Description Usage Arguments Details Value Note References Examples

Maximum-likelihood fitting of univariate distributions, allowing parameters to be held fixed if desired.

1 |

`x` |
A numeric vector of length at least one containing only finite values. |

`densfun` |
Either a character string or a function returning a density evaluated at its first argument. Distributions |

`start` |
A named list giving the parameters to be optimized with initial values. This can be omitted for some of the named distributions and must be for others (see Details). |

`...` |
Additional parameters, either for |

For the Normal, log-Normal, geometric, exponential and Poisson
distributions the closed-form MLEs (and exact standard errors) are
used, and `start`

should not be supplied.

For all other distributions, direct optimization of the log-likelihood
is performed using `optim`

. The estimated standard
errors are taken from the observed information matrix, calculated by a
numerical approximation. For one-dimensional problems the Nelder-Mead
method is used and for multi-dimensional problems the BFGS method,
unless arguments named `lower`

or `upper`

are supplied (when
`L-BFGS-B`

is used) or `method`

is supplied explicitly.

For the `"t"`

named distribution the density is taken to be the
location-scale family with location `m`

and scale `s`

.

For the following named distributions, reasonable starting values will
be computed if `start`

is omitted or only partially specified:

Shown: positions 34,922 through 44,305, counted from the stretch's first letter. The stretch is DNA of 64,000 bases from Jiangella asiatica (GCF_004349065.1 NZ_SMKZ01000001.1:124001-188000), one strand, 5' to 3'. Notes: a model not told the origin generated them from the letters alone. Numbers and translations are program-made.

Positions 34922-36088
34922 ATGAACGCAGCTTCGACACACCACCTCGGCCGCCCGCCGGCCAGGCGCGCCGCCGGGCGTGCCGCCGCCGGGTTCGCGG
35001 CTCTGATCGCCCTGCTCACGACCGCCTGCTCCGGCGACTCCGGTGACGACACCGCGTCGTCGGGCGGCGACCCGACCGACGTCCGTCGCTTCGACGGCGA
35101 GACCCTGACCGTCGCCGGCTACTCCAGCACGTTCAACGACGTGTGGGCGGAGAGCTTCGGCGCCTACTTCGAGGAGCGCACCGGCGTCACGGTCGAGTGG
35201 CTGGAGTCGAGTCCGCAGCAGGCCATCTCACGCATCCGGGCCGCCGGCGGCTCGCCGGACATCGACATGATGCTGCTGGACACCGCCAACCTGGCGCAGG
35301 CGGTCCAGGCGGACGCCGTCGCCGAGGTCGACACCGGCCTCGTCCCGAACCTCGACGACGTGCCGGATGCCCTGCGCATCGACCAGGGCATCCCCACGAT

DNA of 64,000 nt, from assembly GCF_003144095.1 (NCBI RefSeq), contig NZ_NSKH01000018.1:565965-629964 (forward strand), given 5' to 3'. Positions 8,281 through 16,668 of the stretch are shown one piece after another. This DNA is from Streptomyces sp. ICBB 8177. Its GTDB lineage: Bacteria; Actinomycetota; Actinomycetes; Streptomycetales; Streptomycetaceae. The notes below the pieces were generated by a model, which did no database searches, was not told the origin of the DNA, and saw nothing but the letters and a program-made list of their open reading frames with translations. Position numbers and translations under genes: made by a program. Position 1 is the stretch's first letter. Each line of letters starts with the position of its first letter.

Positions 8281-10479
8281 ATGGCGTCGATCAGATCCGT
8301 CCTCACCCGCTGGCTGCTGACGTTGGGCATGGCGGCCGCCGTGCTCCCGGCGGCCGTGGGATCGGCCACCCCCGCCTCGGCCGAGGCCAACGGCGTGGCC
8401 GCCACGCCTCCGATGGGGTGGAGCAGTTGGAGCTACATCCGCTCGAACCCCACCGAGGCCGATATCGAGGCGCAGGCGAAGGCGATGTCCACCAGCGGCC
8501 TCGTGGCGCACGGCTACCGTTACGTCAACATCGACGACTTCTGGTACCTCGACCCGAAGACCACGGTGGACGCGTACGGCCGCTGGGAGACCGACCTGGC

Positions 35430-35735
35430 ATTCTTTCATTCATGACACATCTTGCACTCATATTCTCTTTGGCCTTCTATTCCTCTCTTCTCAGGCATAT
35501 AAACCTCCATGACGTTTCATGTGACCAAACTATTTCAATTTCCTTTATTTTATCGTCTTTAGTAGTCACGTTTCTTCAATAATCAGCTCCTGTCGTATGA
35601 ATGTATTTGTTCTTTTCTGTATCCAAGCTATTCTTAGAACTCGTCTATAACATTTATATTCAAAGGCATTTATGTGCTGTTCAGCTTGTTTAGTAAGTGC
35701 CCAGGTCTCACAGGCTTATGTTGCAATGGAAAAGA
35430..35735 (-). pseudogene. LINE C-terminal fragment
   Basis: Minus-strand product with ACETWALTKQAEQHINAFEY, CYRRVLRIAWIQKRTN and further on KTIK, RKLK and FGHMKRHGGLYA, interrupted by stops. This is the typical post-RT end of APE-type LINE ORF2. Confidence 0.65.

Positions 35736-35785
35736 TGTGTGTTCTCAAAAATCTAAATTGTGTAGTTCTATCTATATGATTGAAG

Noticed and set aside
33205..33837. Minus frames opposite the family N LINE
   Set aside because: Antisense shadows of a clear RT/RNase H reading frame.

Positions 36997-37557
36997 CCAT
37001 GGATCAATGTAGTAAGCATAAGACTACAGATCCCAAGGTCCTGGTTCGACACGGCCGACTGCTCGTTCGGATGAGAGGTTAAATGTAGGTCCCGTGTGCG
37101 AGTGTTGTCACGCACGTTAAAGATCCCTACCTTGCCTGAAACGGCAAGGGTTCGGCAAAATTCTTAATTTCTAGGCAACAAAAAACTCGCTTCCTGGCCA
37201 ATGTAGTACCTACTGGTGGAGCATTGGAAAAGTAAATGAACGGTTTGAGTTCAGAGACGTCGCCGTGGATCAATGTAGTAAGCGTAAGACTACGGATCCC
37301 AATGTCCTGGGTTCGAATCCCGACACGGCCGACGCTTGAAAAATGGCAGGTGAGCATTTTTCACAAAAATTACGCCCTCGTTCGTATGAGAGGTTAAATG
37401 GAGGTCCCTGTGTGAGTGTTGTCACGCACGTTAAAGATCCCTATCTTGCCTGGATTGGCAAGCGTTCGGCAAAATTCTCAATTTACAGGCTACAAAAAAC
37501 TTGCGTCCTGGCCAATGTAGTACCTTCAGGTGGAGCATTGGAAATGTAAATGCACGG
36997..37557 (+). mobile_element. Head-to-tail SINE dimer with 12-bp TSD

`"cauchy"`

, `"gamma"`

, `"logistic"`

,
`"negative binomial"`

(parametrized by `mu`

and
`size`

), `"t"`

and `"weibull"`

. Note that these
starting values may not be good enough if the fit is poor: in
particular they are not resistant to outliers unless the fitted
distribution is long-tailed.

There are `print`

, `coef`

, `vcov`

and `logLik`

methods for class `"fitdistr"`

.

An object of class `"fitdistr"`

, a list with four components,

`estimate` |
the parameter estimates, |

`sd` |
the estimated standard errors, |

`vcov` |
the estimated variance-covariance matrix, and |

`loglik` |
the log-likelihood. |

Numerical optimization cannot work miracles: please note the comments
in `optim`

on scaling data. If the fitted parameters are
far away from one, consider re-fitting specifying the control
parameter `parscale`

.

Venables, W. N. and Ripley, B. D. (2002)
*Modern Applied Statistics with S.* Fourth edition. Springer.

1 2 3 4 5 6 7 8 9 10 11 12 13 14 15 16 17 18 19 20 21 22 23 24 25 | ```
## avoid spurious accuracy
op <- options(digits = 3)
set.seed(123)
x <- rgamma(100, shape = 5, rate = 0.1)
fitdistr(x, "gamma")
## now do this directly with more control.
fitdistr(x, dgamma, list(shape = 1, rate = 0.1), lower = 0.001)
set.seed(123)
x2 <- rt(250, df = 9)
fitdistr(x2, "t", df = 9)
## allow df to vary: not a very good idea!
fitdistr(x2, "t")
## now do fixed-df fit directly with more control.
mydt <- function(x, m, s, df) dt((x-m)/s, df)/s
fitdistr(x2, mydt, list(m = 0, s = 1), df = 9, lower = c(-Inf, 0))
set.seed(123)
x3 <- rweibull(100, shape = 4, scale = 100)
fitdistr(x3, "weibull")
set.seed(123)
x4 <- rnegbin(500, mu = 5, theta = 4)
fitdistr(x4, "Negative Binomial")
options(op)
``` |

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